Peace in Burundi might mean South African National Defence Force (SANDF) peacekeepers can finally go home, but other African conflicts suggest that rest and recovery for the heavily overstretched and underfunded troops might be short-lived.
"Hopefully this [is] the end, and a successful completion of the process," Henri Boshoff, military analyst at the Institute for Security Studies, a South Africa-based think-tank, told IRIN.
SANDF's mandate in Burundi expired on 30 June and its 1,100 soldiers would be withdrawn, except for a small unit that would stay on to help the Burundians establish their own protection unit of some 300 troops, Boshoff said.
South Africa helped end Burundi's 15-year civil war, in which hundreds of thousands lost their lives. In 1999 former President Nelson Mandela was appointed Facilitator of the Arusha Peace Process, an accord was signed in 2000, and Mandela subsequently requested deployment of the SANDF to ensure the safe return of political leaders.
The South African Department of Defence envisioned the first mission taking place in 2007, but the situation in Burundi necessitated deployment as early as 2001. "The SANDF did the almost impossible by deploying a protection element as well as an infantry battalion within two weeks," Boshoff said.
Ethiopia and Mozambique also contributed peacekeepers, while South Africa provided the Force Commander and played a key role in disarmament, demobilization and reintegration (DDR), and security sector reform (SSR), providing security during the 2004 election and the final demobilization of the last rebel group, Forces Nationales de Libération. "Lots of effort, finance, logistics and manpower went into the process," Boshoff said.
Overcommitted and underfunded
In line with South Africa's post-apartheid commitment to resolving Africa's conflicts, the Department of Foreign Affairs drafted a White Paper on Peace Missions as a guide in 1998, but the hasty deployment to Burundi led to operational, budgetary and personnel challenges, many of which remain.
According to the paper, deployment at any given time would be limited to one battalion - around 700 troops, depending on the mission requirements - yet the SANDF is "currently deploying three battalions, one in Democratic Republic of Congo [DRC], one in Darfur [Sudan] and one in Burundi," Boshoff said.
Peacekeeping missions require a demanding mix of age, expertise and operational readiness from different units in the defence force, severely overstretching the army's capacity.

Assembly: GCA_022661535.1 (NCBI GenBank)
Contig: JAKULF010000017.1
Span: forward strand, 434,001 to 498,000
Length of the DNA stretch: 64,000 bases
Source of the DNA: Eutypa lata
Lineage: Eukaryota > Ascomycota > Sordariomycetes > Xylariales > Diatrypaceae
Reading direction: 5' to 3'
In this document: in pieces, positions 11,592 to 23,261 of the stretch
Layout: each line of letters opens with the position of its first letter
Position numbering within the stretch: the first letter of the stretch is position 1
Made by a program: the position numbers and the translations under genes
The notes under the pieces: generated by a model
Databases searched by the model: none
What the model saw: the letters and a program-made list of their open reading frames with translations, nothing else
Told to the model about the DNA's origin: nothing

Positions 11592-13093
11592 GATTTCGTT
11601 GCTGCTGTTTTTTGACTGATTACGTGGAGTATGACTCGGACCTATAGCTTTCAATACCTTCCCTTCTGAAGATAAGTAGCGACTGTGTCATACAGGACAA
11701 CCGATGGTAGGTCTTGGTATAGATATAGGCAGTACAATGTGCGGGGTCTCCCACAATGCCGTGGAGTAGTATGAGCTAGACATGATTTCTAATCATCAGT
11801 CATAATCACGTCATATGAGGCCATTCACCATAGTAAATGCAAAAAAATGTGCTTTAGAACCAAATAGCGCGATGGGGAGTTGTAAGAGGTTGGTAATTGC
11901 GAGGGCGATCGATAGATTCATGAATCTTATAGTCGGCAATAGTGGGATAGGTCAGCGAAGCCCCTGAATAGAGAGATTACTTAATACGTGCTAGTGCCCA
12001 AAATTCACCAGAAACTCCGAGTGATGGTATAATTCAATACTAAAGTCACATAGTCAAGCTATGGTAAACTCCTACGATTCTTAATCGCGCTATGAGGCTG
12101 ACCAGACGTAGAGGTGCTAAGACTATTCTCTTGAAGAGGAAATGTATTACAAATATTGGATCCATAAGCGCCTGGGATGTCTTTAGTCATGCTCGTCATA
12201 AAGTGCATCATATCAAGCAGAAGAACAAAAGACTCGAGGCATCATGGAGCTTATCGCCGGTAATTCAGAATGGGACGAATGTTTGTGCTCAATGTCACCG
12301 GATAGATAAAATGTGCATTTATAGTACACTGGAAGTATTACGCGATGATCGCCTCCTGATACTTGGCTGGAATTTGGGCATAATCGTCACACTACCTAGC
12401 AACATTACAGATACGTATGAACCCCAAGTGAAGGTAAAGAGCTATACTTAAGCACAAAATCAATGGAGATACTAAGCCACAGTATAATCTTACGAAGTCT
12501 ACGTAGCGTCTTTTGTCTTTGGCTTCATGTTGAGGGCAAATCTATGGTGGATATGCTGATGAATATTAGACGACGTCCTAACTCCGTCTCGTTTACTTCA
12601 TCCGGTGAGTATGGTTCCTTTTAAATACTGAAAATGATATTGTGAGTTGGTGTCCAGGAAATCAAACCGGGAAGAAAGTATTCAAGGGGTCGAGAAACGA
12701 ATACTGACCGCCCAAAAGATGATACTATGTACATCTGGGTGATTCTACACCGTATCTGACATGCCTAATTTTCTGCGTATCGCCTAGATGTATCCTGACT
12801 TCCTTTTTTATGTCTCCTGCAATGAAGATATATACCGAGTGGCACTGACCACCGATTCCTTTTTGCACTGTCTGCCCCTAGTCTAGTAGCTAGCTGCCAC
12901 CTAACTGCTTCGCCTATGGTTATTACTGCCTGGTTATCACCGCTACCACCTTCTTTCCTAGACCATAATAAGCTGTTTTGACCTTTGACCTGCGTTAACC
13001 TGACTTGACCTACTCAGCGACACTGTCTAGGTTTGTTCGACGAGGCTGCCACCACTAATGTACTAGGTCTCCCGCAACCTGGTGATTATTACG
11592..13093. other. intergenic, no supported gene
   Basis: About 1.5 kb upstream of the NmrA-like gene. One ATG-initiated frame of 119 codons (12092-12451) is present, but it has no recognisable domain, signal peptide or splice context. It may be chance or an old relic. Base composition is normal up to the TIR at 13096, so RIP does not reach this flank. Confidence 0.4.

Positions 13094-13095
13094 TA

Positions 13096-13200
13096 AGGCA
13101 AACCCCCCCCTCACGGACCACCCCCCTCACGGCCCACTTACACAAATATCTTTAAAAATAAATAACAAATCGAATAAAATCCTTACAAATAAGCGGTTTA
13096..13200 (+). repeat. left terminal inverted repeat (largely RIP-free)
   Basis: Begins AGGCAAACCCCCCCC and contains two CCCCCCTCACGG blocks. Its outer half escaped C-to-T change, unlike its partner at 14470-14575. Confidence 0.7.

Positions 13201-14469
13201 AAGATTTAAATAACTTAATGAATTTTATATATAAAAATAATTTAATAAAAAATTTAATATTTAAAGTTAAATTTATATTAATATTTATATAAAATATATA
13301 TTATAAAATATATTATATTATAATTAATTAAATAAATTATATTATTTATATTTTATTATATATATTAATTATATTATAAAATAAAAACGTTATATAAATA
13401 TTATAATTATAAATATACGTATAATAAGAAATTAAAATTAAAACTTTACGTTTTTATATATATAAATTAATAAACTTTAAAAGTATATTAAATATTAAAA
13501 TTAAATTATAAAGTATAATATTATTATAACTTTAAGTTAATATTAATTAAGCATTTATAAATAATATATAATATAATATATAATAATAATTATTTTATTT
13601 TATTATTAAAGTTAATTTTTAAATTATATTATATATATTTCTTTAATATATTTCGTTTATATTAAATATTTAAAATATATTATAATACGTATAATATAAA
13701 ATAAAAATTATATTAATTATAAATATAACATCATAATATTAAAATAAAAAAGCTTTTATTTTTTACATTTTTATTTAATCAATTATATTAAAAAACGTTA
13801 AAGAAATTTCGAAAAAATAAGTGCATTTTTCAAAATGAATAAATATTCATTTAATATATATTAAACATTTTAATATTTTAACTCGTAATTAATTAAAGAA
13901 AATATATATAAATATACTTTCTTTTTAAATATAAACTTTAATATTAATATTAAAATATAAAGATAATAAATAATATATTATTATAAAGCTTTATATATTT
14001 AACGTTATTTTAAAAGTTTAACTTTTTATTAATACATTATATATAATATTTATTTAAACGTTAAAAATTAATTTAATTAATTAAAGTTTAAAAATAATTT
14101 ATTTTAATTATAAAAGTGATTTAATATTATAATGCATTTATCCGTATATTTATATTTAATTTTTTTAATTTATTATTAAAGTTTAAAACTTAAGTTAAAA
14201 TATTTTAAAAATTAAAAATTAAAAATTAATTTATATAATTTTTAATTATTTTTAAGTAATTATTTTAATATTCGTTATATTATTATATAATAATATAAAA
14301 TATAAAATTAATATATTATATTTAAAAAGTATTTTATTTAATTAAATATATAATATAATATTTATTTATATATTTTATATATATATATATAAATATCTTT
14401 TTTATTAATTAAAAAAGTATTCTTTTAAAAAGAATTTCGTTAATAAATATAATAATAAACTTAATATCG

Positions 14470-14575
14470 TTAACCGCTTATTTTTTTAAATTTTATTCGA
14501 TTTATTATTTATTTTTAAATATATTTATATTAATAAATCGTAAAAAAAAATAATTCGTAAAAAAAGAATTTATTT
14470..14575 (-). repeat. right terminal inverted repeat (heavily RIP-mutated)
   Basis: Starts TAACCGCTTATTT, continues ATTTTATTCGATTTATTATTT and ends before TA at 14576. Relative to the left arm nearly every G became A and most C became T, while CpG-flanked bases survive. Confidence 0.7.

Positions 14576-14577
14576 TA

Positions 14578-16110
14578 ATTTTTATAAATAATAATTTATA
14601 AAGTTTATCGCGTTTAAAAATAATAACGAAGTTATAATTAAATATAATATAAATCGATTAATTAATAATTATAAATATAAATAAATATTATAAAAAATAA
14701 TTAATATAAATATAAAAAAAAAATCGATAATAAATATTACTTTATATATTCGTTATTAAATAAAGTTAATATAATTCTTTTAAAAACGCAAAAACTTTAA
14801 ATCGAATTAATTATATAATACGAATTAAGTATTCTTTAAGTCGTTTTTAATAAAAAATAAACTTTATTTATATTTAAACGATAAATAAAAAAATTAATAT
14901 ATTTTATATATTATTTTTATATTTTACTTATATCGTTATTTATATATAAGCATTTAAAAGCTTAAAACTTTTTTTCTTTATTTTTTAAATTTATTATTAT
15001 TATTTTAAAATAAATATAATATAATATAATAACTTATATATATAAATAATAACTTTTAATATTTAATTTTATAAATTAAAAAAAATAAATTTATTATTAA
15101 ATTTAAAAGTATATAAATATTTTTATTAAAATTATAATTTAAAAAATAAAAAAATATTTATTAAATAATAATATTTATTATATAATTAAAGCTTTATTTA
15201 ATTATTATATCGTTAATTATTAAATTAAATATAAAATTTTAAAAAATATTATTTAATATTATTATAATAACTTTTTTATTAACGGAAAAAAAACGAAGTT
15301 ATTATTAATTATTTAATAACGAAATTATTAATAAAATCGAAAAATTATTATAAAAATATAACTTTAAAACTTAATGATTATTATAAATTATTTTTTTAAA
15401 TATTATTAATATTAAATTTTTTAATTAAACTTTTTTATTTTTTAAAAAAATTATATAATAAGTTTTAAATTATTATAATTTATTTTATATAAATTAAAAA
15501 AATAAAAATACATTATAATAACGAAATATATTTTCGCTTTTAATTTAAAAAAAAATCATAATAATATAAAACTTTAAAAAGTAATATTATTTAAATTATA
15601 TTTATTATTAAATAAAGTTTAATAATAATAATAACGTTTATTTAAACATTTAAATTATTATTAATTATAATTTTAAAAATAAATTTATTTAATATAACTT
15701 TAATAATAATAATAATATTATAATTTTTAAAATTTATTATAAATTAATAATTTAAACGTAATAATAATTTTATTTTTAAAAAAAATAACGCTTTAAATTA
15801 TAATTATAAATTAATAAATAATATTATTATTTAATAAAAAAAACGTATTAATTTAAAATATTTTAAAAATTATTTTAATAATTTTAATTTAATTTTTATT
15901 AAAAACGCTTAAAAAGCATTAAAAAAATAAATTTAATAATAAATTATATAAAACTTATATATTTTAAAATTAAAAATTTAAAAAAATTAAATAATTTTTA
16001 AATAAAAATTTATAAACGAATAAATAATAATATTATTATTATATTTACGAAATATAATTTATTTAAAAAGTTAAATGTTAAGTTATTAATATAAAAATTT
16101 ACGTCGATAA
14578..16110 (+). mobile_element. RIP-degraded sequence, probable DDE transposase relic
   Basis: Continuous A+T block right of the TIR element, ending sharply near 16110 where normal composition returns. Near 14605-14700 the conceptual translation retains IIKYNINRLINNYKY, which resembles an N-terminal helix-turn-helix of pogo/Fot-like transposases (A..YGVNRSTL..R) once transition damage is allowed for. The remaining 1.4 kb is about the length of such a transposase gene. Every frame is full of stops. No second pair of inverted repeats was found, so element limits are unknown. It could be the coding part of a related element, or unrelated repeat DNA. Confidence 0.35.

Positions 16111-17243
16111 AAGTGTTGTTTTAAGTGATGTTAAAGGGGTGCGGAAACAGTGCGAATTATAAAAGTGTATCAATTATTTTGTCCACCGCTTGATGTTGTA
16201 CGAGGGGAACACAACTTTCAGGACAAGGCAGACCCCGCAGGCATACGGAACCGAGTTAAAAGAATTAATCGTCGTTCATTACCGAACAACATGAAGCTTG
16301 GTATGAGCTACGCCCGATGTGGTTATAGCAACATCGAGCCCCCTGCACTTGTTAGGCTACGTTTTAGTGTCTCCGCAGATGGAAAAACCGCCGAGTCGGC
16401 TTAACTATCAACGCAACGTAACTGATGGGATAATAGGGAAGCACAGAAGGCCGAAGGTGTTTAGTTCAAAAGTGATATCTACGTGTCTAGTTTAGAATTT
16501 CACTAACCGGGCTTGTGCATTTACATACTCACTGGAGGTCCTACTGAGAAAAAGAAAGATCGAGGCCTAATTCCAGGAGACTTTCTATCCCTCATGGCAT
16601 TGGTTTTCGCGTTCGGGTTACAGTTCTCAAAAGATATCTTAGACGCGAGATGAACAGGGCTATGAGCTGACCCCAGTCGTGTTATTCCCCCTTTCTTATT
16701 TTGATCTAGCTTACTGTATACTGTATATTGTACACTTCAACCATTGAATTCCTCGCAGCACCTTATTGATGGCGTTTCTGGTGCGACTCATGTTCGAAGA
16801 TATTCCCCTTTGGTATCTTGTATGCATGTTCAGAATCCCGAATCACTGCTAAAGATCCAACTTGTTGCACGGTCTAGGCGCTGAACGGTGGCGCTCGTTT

Ideally, a mission force would comprise a minimum of three units resting and training at home to each one deployed, but a one-to-one ratio was the best the SANDF could currently muster, "resulting in problems with discipline, welfare and morale," Boshoff commented.
|Discipline is one of the biggest problems the army is grappling with ... the external deployments are without a doubt part of the problem|
In a recent report, South African Army Priorities and Roles in the Early 21st Century, Brig-Gen George Kruys (Rtd), a research associate at the Institute for Strategic Studies at the University of Pretoria, commented: "Discipline is one of the biggest problems the army is grappling with ... the external deployments are without a doubt part of the disciplinary problem."
The SANDF record in Burundi from 2002 to 2008 included some 400 cases of misdemeanour and nearly 1,000 military trials for offences ranging from murder and rape to absence without leave and "rebelliousness", the report noted.
"Taking into account the major role which the army must play in the government's priority task, namely, to deploy peacekeeping forces in Africa," the South African Army simply "does not have the funds to carry out proper training," and "it would not be able to obtain and maintain the needed equipment to carry out the roles it has been tasked to perform," Kruys pointed out.
Of major concern was a lack of understanding on the part of South African politicians regarding the army's financial and deployment needs. "When making external affairs policy speeches" politicians showed "no knowledge of the real state of the army", Kruys said. "The malfunctioning of army vehicles during peacekeeping deployments in Africa is a common problem."
According to Boshoff, the question is: "What will happen with that Burundi battalion?" Redeployment to DRC is already being considered.
This article was produced by IRIN News while it was part of the United Nations Office for the Coordination of Humanitarian Affairs. Please send queries on copyright or liability to the UN. For more information: https://shop.un.org/rights-permissions
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